Additionally, the FWA 2009 promotes workplace rights and protects workers’ rights. CCH Australia (2010) describes workplace rights as range of the rights accorded to an employee including the right to join and participate in a union, engagement in industrial action, and making complaints in cases of unfair mistreatment or engagement. The protection of the workers’ rights allowed by integrating and promoting the workplace rights ensures that an employer cannot terminate a worker’s employment contract unlawfully or because of registration in a union, engagement in industrial action, or because of making an inquiry or complaint against the employer (Pagura, 2011). Most importantly, the inclusion of the general protections in the Act ensures that employers cannot take unjust actions against the workers for discriminatory reasons such as sexual orientation, gender, race, political affiliation, nationality or temporary and honest absence from work due to an injury or illness. The inclusion of these rights in the FWA ensures their integration in the processes of collective bargaining agreements to avoid the utilization of the CBA to manipulate or infringe on employee rights (Capuano, 2016).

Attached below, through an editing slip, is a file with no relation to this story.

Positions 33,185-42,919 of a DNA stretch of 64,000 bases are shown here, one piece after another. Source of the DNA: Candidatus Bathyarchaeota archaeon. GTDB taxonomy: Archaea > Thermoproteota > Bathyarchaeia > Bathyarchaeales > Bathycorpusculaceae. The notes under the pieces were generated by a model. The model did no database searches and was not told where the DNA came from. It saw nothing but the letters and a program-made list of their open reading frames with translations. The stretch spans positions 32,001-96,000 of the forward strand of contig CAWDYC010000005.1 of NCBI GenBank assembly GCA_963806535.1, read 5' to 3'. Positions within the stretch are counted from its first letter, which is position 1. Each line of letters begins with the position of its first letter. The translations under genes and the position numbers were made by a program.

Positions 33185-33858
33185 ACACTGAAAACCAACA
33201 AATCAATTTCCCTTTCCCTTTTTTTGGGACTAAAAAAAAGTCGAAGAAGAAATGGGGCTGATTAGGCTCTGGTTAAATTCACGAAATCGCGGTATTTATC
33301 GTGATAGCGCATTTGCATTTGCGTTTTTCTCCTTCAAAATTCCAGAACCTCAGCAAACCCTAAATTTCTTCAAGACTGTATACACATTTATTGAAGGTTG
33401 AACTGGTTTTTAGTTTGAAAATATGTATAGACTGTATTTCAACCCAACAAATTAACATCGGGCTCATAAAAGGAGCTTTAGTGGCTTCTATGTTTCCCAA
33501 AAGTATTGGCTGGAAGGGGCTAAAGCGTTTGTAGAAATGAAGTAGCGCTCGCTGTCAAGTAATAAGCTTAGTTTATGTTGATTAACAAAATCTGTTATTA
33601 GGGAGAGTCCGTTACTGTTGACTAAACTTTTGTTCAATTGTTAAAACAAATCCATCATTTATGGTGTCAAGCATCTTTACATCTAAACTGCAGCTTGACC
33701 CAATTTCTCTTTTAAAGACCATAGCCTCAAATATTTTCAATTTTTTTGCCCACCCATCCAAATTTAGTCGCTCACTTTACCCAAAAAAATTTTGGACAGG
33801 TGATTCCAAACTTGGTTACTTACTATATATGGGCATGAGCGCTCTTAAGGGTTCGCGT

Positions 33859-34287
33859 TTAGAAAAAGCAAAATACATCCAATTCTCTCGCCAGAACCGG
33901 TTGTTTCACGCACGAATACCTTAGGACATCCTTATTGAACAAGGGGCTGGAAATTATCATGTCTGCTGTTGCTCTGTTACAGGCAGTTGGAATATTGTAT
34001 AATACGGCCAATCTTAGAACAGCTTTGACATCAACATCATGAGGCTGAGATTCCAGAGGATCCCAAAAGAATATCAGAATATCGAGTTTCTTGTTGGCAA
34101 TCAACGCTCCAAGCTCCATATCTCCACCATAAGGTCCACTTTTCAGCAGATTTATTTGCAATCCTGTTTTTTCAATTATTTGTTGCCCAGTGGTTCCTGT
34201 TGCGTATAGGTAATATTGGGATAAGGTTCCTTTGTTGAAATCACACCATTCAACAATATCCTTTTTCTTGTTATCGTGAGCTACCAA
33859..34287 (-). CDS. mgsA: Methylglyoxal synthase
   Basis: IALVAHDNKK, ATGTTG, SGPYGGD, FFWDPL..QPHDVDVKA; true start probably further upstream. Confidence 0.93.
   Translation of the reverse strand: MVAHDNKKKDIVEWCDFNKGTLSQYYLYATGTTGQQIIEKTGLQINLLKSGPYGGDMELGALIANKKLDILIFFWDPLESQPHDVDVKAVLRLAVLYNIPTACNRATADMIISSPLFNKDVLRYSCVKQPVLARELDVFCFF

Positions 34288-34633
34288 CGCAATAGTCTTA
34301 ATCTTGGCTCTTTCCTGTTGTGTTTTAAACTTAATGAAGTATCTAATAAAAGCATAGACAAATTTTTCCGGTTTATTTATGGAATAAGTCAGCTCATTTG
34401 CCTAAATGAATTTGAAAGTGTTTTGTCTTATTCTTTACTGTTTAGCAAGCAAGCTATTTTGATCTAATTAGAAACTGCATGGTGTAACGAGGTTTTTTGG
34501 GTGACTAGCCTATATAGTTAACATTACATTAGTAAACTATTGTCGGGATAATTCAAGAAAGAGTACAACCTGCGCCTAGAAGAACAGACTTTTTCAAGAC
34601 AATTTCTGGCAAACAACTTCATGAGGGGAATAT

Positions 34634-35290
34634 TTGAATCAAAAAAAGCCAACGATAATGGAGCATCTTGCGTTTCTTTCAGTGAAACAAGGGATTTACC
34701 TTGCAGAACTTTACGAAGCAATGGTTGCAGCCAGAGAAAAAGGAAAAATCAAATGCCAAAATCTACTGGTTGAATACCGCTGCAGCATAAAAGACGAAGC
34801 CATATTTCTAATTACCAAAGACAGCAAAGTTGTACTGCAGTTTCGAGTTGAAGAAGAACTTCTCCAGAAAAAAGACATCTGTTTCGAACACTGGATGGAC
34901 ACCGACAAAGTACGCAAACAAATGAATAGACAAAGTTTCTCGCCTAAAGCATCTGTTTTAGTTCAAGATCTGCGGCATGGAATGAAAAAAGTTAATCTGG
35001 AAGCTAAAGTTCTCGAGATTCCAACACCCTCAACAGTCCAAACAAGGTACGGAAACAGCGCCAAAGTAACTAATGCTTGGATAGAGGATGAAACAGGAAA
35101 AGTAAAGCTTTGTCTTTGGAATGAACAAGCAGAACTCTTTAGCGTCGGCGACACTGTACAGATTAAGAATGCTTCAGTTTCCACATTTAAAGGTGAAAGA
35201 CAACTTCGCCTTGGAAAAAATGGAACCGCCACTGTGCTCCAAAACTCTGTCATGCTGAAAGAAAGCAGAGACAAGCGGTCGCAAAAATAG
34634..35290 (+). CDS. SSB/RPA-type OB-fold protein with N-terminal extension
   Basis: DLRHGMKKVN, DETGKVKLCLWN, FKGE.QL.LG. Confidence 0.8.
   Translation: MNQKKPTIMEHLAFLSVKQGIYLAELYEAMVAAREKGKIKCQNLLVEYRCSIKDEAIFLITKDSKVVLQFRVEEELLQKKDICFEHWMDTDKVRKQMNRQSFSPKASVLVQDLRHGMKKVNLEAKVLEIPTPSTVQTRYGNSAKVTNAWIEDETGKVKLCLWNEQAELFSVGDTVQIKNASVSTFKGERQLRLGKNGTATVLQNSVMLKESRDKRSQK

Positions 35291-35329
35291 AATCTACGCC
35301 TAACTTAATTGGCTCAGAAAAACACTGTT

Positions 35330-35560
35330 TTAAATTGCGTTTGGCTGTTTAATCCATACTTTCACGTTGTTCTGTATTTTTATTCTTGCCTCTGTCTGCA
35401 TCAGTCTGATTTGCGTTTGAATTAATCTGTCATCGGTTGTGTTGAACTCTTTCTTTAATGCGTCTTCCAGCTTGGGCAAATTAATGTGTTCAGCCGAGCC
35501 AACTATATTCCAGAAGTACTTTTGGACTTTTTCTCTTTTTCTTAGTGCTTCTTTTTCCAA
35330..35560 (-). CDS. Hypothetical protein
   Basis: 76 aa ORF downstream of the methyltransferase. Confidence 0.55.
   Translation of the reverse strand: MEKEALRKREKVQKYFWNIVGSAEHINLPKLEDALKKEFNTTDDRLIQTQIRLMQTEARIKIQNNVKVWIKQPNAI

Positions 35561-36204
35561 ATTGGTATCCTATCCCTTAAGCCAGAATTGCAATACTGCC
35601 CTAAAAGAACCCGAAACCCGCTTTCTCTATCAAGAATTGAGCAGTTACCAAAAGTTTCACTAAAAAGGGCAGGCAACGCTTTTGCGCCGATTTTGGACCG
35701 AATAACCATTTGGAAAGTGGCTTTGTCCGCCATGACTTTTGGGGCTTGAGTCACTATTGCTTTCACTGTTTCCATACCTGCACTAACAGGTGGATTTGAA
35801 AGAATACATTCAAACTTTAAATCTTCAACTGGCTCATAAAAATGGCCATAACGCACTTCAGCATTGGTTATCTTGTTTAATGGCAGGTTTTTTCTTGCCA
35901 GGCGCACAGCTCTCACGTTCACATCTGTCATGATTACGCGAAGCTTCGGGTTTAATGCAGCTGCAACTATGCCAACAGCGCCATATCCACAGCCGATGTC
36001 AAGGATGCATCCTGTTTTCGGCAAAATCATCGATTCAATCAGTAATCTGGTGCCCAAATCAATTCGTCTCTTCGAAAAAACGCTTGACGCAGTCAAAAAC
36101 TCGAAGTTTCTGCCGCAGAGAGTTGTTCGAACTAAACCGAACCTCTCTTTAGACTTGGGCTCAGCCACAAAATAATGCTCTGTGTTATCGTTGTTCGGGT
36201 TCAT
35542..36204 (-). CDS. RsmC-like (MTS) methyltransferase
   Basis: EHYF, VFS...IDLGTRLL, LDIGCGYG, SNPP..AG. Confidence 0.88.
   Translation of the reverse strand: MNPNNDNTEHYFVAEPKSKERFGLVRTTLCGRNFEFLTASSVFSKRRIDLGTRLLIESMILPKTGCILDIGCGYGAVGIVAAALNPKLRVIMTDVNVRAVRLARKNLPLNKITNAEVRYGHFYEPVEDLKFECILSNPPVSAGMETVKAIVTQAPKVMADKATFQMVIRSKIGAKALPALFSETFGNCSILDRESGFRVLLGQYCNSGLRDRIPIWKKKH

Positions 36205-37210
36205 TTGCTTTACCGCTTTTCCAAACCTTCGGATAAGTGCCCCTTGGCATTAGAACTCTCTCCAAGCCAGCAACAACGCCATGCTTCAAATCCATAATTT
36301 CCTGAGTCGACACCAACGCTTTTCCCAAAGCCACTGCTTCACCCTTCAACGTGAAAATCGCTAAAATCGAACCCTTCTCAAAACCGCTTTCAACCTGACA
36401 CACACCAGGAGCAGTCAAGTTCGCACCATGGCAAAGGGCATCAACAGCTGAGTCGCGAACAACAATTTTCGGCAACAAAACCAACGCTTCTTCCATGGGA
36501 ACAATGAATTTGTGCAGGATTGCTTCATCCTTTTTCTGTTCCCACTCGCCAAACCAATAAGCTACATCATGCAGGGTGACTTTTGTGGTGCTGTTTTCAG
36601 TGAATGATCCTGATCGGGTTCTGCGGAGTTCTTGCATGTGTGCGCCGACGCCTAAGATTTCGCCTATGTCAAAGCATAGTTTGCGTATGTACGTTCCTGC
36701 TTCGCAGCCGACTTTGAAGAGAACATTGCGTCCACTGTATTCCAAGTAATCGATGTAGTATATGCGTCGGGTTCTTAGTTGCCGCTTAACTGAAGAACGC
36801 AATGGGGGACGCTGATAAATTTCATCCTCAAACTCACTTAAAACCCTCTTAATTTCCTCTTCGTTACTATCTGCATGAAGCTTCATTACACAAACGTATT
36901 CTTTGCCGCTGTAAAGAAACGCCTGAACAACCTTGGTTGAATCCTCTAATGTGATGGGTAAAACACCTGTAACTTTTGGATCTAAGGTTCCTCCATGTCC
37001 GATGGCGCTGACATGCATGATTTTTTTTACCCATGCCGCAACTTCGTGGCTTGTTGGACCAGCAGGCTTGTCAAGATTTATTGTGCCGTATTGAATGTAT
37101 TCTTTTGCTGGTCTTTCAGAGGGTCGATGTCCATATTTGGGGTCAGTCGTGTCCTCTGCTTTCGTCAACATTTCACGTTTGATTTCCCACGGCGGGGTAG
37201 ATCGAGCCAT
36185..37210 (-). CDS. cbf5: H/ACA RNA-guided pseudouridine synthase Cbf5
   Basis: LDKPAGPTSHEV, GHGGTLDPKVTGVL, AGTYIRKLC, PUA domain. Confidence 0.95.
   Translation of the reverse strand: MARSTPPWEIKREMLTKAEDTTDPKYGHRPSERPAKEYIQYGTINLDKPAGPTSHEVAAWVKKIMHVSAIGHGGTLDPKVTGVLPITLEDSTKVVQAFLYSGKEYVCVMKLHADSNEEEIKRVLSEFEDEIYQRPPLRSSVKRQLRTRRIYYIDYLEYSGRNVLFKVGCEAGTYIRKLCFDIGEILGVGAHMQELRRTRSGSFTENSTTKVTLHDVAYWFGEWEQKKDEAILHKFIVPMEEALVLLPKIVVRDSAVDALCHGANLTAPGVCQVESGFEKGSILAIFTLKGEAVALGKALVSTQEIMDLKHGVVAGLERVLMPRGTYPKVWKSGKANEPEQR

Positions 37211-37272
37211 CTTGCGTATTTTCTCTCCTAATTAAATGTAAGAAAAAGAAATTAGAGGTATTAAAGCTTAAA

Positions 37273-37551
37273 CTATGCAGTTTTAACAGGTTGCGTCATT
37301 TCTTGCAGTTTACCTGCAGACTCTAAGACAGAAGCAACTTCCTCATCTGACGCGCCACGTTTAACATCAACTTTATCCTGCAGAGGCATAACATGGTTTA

Employees are entitled to the right to fair representation and membership. The Act protects the rights of the employees to proper and effective representation by proposing against misrepresentations. It clearly states that a person should not mislead an employee about representation (Australian Government, 2017). This clause protects the employees from misrepresentation and being misled on issues concerning engagement in industrial activity. Nurses’ Paycheck (2012) states that the law prevents employers or any other third parties from misleading employees. The employee is entitled to accurate information concerning the job, the employer, and the terms of employment. The employer must disclose beforehand whether or not s/he is a member of an industrial association or whether engages or does not engage in an industrial activity (Australian Government, 2017). Provision of misleading information breaches the Act making the employer liable. The enjoyment of these rights improves the effectiveness of the work environment by creating trust between the employer and employee.